This is the repetition of stressed vowel sounds at frequent intervals within a line or stanza of a poem. It can be used to create internal rhyme, thus emphasizing a specific line or phrase in the poem. It also supports the rhythm of the poem and can effectively increase or reduce its pace as in Auden's poem where slight changes in pace are noted as the different seasons are introduced. In Carberry’s poem the ‘o’(au) sound is used repeatedly to achieve this effect. Some instances are : ‘sun’ ‘lush’, ‘gullies’, ‘struggling’, ‘buttercups’, ‘suddenly’. The open ‘o’ is also used frequently in ‘on’, ‘sound, ‘logwood’, ‘blossom’, ‘honey’.

In the second poem assonance is also widely used through words such as : ‘light’, ‘delight’, ‘silent’, ‘like’ in the first stanza; ‘chalk’, ‘walls’, ‘fall’, ‘tall’, ‘gull’ ‘pluck’, ‘suck’, in the second stanza and ‘now’, ‘clouds’, ‘mirror’, ‘water’, ‘saunter’ in the third stanza. They lend a monotony which is quite appropriate to the subject and mood of the poem.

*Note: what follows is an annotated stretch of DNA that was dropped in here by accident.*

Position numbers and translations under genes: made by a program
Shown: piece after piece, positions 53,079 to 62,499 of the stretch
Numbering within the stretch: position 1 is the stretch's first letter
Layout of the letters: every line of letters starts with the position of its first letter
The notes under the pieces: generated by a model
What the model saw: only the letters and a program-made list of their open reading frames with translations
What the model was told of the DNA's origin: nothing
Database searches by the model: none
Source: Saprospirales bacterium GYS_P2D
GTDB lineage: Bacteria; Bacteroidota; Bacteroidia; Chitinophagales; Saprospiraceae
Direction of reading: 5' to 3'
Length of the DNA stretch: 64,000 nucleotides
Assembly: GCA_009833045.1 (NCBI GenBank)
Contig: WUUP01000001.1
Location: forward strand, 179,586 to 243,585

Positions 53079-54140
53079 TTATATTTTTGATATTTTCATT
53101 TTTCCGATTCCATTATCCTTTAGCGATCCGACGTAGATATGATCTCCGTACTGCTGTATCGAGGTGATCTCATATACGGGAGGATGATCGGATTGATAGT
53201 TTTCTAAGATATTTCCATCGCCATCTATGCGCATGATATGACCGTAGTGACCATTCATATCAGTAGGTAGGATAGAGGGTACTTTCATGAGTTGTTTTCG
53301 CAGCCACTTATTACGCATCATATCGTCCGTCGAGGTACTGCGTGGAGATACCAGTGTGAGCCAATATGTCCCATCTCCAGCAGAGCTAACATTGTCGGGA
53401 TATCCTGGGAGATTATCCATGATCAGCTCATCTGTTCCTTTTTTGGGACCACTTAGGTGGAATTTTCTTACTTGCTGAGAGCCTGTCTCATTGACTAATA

This is a word or group of words whose sound/s suggests its/ their meaning. These words are imitative of the sounds, objects or ideas which they describe. For e.g. Cuckoo, hum, buzz, swish, crash, jangle, hiss, murmur, bang, clang, zip, purr. In the first poem, onomatopoeia is seen in ‘swish of water in the gullies’ line 7, where the word swish very aptly describes the sound made by the water as it overflows the gullies. ‘Crash’ describes the sound made by falling objects as ‘bang’ describes the sound of a door being slammed.

Sound devices certainly enhance the quality of the poem. They cause the poem to be more interesting and appealing, thus increasing the pleasure that is derived from listening to it being read aloud. Indeed, a poem should be heard not read silently, whether it is read aloud by the listener himself or by someone else.

In the next tutorial we shall look at sensory devices used in poetry.

Poems for Kids

Poetry Tutorials

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© 2011 Joyette Helen Fabien


Joyette Helen Fabien (author) from Dominica on December 05, 2019:

Hi Robert

Thanks for reading and for your comment. I agree totally. Maybe at some point I will put in a paragraph on meter.

Robert Levine from Brookline, Massachusetts on December 05, 2019:

As a poet myself, I would argue that poems are meant to be heard AND read. I'm surprised you didn't discuss meter in your section on rhythm.